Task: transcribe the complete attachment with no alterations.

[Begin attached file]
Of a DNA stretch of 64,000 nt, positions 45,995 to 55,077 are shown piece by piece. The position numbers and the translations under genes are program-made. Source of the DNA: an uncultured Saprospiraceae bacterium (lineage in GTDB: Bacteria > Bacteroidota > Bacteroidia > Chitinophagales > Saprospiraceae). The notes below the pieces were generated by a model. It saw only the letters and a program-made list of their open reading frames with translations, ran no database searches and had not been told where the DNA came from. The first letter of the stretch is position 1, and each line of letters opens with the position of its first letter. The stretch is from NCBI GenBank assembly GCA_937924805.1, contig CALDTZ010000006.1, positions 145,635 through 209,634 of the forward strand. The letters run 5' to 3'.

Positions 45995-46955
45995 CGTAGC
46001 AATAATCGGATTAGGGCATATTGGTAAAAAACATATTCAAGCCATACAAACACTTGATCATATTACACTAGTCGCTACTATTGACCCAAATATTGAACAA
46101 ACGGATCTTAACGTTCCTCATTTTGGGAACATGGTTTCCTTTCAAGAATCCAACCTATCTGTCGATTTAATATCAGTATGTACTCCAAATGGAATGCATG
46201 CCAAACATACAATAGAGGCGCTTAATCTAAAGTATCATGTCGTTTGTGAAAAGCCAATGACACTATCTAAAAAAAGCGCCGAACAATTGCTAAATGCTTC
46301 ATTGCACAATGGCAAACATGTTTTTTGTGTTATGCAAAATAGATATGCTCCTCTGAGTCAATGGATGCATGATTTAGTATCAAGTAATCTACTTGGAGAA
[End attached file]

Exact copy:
Of a DNA stretch of 64,000 nt, positions 45,995 to 55,077 are shown piece by piece. The position numbers and the translations under genes are program-made. Source of the DNA: an uncultured Saprospiraceae bacterium (lineage in GTDB: Bacteria > Bacteroidota > Bacteroidia > Chitinophagales > Saprospiraceae). The notes below the pieces were generated by a model. It saw only the letters and a program-made list of their open reading frames with translations, ran no database searches and had not been told where the DNA came from. The first letter of the stretch is position 1, and each line of letters opens with the position of its first letter. The stretch is from NCBI GenBank assembly GCA_937924805.1, contig CALDTZ010000006.1, positions 145,635 through 209,634 of the forward strand. The letters run 5' to 3'.

Positions 45995-46955
45995 CGTAGC
46001 AATAATCGGATTAGGGCATATTGGTAAAAAACATATTCAAGCCATACAAACACTTGATCATATTACACTAGTCGCTACTATTGACCCAAATATTGAACAA
46101 ACGGATCTTAACGTTCCTCATTTTGGGAACATGGTTTCCTTTCAAGAATCCAACCTATCTGTCGATTTAATATCAGTATGTACTCCAAATGGAATGCATG
46201 CCAAACATACAATAGAGGCGCTTAATCTAAAGTATCATGTCGTTTGTGAAAAGCCAATGACACTATCTAAAAAAAGCGCCGAACAATTGCTAAATGCTTC
46301 ATTGCACAATGGCAAACATGTTTTTTGTGTTATGCAAAATAGATATGCTCCTCTGAGTCAATGGATGCATGATTTAGTATCAAGTAATCTACTTGGAGAA